In the case of underperformance, it dictates what kind of outsider you want. If the underperformance is revenue underperformance, you’re going to want a sales and marketing person. If the issue is operational performance or cost reduction, you want financial or operational leaders. We recommend regular talent evaluation using a nine-box methodology, not just for the CEO successors but all sorts of director plus levels. The 9-box grid is a personal assessment tool that evaluates an employee’s current and potential contribution level to the organization. Included in this method is an explicit conversation around the developmental needs of that person, as well as regular board or executive team conversation. If you don’t have a board, maybe you do it with your CEO peer group or your coach, but you need a third party looking at this question.
Let’s talk about how you develop that candidate. First of all, they have to be a performer in their role. They need real work experience in your business, and they need firm-specific knowledge. One of the issues we tend to run into is that the senior functional leader doesn’t have broad management exposure. The organization gets in the way of developing a full-blown GM, president, or CEO.
Then how do you get them to the other vantage points that are in the business that are relevant? One is cross-functional teaming. When you’ve got, for example, E R P deployment and it’s going to touch every department in the organization, I might take a high point, and I let them run that business. They’re going to build social capital and learn about the needs of the other parts of the business. And that’ll broaden them out. Let’s say you’ve got a salesperson who you plan on promoting, but they’re financially a little stunted. Try to rotate that person onto a financial project to give them exposure.
How does social capital affect succession?
As mentioned before, social capital and the social network of the board intersect the social network of the candidate. That’s important, and it needs to be a bit engineered. It doesn’t happen casually. The first is that their social capital within the business is essential, meaning other people view this person as a leader, not simply because they have a title. The other social capital is external social capital, which must be developed. For example, my last company was an international business. I probably had better social capital in England, Japan, China, and Europe than in America – in my local community. Nobody knew who I was. I had almost zero social capital locally because I didn’t spend any time in the local community. I didn’t meet people through networking clubs or charity events. I did that globally, but not locally. So when I shifted to this business, which has more of a national footprint, all of that global social capital I built was worth nothing.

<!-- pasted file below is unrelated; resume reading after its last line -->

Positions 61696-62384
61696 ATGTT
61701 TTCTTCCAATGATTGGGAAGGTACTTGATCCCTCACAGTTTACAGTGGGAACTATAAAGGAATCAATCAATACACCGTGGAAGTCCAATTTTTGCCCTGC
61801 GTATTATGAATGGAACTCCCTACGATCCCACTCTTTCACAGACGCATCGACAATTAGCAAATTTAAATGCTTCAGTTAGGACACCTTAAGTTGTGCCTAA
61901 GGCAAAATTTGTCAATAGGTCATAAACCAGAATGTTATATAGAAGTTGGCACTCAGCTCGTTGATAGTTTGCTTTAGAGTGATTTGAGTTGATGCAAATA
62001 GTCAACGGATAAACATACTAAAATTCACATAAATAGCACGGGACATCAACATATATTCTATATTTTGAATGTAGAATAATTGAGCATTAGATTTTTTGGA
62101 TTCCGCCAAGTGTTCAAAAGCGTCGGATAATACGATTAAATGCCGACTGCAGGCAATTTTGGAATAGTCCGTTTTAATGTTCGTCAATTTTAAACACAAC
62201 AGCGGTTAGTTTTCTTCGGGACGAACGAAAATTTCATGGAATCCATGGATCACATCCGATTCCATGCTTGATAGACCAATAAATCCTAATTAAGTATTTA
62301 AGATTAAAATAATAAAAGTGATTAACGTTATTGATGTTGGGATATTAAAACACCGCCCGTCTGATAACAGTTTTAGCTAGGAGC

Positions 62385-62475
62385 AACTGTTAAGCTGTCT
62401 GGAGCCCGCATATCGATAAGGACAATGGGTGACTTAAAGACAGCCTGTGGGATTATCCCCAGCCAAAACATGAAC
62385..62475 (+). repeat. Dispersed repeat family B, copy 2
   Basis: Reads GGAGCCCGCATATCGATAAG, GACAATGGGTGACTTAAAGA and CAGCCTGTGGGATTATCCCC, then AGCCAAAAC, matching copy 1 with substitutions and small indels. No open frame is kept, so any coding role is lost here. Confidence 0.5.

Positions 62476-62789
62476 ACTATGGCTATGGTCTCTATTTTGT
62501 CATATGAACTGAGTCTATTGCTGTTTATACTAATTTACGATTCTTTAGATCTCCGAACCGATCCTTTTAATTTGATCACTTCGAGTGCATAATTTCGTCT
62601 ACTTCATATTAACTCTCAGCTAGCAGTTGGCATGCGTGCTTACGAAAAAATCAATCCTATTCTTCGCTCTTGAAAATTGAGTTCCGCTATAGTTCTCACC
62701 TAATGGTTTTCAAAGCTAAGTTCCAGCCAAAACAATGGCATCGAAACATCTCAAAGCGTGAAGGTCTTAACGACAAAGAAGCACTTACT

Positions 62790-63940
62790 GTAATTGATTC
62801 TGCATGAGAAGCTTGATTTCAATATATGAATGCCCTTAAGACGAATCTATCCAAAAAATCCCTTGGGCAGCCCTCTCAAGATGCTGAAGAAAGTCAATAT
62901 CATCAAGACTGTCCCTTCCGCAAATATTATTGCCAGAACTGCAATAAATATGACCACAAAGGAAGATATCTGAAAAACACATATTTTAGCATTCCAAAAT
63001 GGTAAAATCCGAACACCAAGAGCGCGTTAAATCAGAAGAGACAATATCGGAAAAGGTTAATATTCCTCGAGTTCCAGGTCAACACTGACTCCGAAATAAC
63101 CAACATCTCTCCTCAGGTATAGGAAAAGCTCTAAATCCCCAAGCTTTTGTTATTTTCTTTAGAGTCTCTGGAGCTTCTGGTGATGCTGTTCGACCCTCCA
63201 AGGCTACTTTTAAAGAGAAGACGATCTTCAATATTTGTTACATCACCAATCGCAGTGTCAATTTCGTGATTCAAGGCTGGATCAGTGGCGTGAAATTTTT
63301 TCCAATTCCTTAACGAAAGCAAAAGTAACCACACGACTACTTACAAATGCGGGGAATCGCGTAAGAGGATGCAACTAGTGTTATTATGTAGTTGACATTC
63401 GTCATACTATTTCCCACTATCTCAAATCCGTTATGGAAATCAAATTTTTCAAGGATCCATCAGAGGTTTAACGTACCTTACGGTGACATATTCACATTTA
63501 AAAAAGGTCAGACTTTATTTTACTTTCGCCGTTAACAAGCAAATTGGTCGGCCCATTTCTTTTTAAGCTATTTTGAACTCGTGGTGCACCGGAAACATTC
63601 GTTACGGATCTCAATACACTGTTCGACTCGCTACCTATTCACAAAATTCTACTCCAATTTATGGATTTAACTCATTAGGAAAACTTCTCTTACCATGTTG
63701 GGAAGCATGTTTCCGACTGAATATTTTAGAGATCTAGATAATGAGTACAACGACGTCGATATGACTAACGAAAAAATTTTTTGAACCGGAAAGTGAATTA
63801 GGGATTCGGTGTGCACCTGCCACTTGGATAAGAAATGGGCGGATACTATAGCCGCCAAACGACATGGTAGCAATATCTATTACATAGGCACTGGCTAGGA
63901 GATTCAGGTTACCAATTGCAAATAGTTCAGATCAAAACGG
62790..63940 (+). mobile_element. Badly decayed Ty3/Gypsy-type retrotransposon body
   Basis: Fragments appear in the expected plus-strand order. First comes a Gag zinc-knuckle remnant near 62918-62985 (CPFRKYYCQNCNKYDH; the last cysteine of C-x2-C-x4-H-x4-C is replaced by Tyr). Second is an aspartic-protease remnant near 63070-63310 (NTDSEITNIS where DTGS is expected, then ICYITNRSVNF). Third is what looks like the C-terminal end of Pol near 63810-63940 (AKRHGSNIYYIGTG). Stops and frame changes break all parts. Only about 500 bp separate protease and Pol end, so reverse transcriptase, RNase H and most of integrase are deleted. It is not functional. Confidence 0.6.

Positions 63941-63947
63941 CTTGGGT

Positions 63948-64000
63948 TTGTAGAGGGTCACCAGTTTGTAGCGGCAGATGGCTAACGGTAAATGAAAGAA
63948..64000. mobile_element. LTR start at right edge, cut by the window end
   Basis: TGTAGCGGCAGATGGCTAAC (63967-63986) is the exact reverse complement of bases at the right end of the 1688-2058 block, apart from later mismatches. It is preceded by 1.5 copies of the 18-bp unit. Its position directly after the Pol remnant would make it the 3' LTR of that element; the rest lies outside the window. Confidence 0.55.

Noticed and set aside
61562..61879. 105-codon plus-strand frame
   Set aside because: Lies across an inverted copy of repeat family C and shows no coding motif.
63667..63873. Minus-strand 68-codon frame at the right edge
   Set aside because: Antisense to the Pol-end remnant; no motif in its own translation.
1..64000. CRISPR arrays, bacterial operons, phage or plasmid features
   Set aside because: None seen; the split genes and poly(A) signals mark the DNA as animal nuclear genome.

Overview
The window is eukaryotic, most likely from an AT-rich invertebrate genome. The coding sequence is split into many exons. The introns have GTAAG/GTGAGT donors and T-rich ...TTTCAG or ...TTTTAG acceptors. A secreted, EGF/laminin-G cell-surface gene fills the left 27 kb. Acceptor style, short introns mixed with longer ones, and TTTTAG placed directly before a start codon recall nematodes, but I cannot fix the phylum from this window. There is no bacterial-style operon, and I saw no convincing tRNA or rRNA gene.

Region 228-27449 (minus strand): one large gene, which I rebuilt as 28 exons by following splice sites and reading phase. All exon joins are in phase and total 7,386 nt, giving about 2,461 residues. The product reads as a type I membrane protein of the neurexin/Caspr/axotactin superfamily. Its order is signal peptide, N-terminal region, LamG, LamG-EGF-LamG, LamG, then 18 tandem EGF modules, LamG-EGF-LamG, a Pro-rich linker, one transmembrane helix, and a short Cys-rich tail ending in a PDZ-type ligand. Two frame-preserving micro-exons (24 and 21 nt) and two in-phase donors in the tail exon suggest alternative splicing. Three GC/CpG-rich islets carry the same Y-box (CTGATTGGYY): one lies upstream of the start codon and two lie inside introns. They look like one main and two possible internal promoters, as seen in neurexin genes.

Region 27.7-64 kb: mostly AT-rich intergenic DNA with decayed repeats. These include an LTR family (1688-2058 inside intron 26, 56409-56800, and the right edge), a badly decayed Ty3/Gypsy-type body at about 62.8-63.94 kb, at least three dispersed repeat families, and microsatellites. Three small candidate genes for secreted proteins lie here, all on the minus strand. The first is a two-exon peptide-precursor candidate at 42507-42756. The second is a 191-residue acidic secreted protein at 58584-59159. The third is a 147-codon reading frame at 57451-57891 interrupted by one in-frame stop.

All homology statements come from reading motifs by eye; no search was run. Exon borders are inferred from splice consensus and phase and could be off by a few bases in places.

Modeling: How does your leadership continue after you?
Modeling is one of the other elements of development. As you get a succession candidate, they will model the bosses. They’ve worked for you as a CEO if you’re the boss, but that’s limiting. If you have a bag of tricks, that’s awesome, but that’s not all the tricks in the bag. Part of what’s compelling is giving them exposure to other CEOs. This is why being on another board, particularly for a profit board, is potent. They see how another board operates and how another’s CEO operates, and if they like it, they will steal that idea and use that in their bag of tricks. A CEO peer group has the same impact. They get seven or eight other CEOs or high performers who all have their ways of doing things and thinking about things. It will develop and broaden them and make them better candidates. In the case of you as a founder, you might want to stay on as chairman of the board, but you’ll always be the owner. Think about it as an asset you own, with somebody else running it. You’re not going to be looking to dive into that business regularly. You shouldn’t. If you are, there’s a problem, either with you or the company.
The continuous process of succession in your business
The owner is a great job to have. You collect the checks, the business runs, and you have an A player running it for you. But there is another place to sit, which is on the board. Now there are positives and negatives here. Usually, a former CEO moving to the board is a reward in many companies. They thank you for good service, give you a board seat, pay you some money, and give you a little work to keep you involved. But it has an incredibly suppressing effect on the successor that is very negative. The big takeaway is that you should start now, find those high potential candidates and invest in them.
Succession is a continuous process. Even if I’ve invested in somebody to become a succession candidate, there’s a risk that I’ve coached them up and gotten them ready, and the job hasn’t opened up yet. The current CEO is not prepared to go for whatever reason. They’re going to leave because they believe they’re ready for a CEO gig. We’ve made them ready, and we could lose them. That is a real risk. Succession is a tricky process, so that is why it needs to be planned out in advance, so you have plenty of time to make the best choice for your company.